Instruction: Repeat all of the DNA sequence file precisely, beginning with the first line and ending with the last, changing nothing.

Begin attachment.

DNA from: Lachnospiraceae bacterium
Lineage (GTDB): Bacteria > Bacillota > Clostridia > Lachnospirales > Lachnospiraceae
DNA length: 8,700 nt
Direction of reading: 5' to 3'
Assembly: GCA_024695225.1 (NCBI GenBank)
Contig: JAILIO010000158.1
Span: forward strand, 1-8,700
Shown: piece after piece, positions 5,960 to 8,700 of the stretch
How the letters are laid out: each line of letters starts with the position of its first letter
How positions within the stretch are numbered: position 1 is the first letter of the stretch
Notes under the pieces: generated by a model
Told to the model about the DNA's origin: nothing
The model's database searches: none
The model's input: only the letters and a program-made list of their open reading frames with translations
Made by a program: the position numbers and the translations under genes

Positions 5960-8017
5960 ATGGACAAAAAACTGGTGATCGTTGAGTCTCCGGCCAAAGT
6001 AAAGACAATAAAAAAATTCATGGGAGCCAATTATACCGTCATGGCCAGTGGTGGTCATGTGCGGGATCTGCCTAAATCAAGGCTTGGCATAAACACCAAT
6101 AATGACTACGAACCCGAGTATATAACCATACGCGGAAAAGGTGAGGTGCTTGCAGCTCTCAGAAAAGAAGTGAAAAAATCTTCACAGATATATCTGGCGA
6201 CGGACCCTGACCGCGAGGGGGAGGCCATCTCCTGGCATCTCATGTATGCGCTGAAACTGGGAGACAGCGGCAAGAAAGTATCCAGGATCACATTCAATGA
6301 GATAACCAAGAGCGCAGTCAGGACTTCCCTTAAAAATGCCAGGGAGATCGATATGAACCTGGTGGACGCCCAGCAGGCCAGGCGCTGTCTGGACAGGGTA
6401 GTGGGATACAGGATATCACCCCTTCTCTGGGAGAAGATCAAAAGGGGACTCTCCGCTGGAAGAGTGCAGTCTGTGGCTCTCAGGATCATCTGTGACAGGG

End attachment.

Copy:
DNA from: Lachnospiraceae bacterium
Lineage (GTDB): Bacteria > Bacillota > Clostridia > Lachnospirales > Lachnospiraceae
DNA length: 8,700 nt
Direction of reading: 5' to 3'
Assembly: GCA_024695225.1 (NCBI GenBank)
Contig: JAILIO010000158.1
Span: forward strand, 1-8,700
Shown: piece after piece, positions 5,960 to 8,700 of the stretch
How the letters are laid out: each line of letters starts with the position of its first letter
How positions within the stretch are numbered: position 1 is the first letter of the stretch
Notes under the pieces: generated by a model
Told to the model about the DNA's origin: nothing
The model's database searches: none
The model's input: only the letters and a program-made list of their open reading frames with translations
Made by a program: the position numbers and the translations under genes

Positions 5960-8017
5960 ATGGACAAAAAACTGGTGATCGTTGAGTCTCCGGCCAAAGT
6001 AAAGACAATAAAAAAATTCATGGGAGCCAATTATACCGTCATGGCCAGTGGTGGTCATGTGCGGGATCTGCCTAAATCAAGGCTTGGCATAAACACCAAT
6101 AATGACTACGAACCCGAGTATATAACCATACGCGGAAAAGGTGAGGTGCTTGCAGCTCTCAGAAAAGAAGTGAAAAAATCTTCACAGATATATCTGGCGA
6201 CGGACCCTGACCGCGAGGGGGAGGCCATCTCCTGGCATCTCATGTATGCGCTGAAACTGGGAGACAGCGGCAAGAAAGTATCCAGGATCACATTCAATGA
6301 GATAACCAAGAGCGCAGTCAGGACTTCCCTTAAAAATGCCAGGGAGATCGATATGAACCTGGTGGACGCCCAGCAGGCCAGGCGCTGTCTGGACAGGGTA
6401 GTGGGATACAGGATATCACCCCTTCTCTGGGAGAAGATCAAAAGGGGACTCTCCGCTGGAAGAGTGCAGTCTGTGGCTCTCAGGATCATCTGTGACAGGG